I’m in a dark dungeon-like basement of some kind. There are naked light bulbs hanging down, but they’re all dark. I search the wall beside the door and find a switch, which lights up the bulbs and the surrounding space. It’s a brick tunnel of some sort. I spend a few moments trying to decide why an old brick tunnel would exist under a church. Then I recall the Underground Railroad ran like a labyrinth under many of the cities in this part of Pennsylvania. That makes the most sense.
The place smells moldy, and walls are cobwebby, but I see the dust on the floor is disturbed. Someone has been down here recently. There’s a broken pipe lying against one wall. I heft it up and weight it in my hands before I start down the lighted tunnel. It’s a long walk, and I can hear small things skittering around down here, but I’m not worried about them. I just don’t want to run into anybody who might not welcome me down here.
A few turns later, I find a dead end, but with several rooms off the tunnel. The first one has tall, empty racks and several barrels set up along the walls. I start to rethink my earlier assumption. More than likely, the tunnels were used to store whiskey and bathtub gin during Prohibition. And my assumptions are confirmed when I notice a stack of moldy newspapers stacked up on the floor with some being used to fill in cracks in the aging walls.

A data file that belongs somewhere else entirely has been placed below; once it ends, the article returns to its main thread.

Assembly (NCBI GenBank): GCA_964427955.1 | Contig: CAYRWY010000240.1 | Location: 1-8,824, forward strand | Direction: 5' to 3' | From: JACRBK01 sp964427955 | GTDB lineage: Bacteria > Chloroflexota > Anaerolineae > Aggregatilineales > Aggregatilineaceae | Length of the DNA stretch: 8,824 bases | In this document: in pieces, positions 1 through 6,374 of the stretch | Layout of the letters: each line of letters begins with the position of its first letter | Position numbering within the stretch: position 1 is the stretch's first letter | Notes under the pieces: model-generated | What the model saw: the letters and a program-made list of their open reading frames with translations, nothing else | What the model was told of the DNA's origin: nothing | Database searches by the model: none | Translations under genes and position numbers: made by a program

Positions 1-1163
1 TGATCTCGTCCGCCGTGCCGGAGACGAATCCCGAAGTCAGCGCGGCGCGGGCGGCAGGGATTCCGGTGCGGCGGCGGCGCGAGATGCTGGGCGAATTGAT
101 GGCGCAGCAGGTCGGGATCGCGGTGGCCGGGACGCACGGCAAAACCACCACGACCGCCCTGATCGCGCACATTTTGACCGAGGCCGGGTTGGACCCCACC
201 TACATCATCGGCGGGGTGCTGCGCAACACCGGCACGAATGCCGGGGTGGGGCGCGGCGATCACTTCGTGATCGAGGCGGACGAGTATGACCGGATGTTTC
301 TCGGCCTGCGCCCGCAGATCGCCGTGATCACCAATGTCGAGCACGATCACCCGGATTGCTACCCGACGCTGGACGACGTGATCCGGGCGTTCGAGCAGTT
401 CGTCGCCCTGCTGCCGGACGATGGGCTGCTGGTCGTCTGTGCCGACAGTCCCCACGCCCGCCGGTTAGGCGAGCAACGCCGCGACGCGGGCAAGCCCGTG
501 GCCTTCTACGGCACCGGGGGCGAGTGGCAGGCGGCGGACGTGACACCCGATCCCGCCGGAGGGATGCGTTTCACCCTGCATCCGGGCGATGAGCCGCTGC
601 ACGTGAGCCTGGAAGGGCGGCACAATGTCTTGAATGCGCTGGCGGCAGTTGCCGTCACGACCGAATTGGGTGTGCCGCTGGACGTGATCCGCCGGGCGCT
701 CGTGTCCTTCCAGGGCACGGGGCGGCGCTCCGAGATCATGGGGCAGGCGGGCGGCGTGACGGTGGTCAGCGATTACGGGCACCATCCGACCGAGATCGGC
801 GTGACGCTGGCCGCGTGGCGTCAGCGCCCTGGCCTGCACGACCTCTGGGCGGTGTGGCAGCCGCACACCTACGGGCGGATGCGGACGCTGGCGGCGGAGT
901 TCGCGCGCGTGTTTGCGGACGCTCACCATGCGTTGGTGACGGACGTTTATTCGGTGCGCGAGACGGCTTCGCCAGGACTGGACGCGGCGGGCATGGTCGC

Checking the other rooms renders the same results. Racks, barrels, crates. A lot of empty bottles rolling around as though someone left this place in a hurry. Rats have chewed everything to bits, and silverfish dart in and out of the light of the light bulbs hanging down from above.
Finally, I come upon a room at the end of the tunnel, and though it doesn’t have a door, someone has placed a few heavy planks of wood across it to deter people from entering. I’m hesitant at first, but then figure fuck it and move the planks and step into the room.
It’s smaller—and darker—than the others. There are no windows or lights, just dirty brick and cement walls. The only light comes from the weak bulb in the corridor outside. It hardly touches the room, but I can see what’s in here clearly.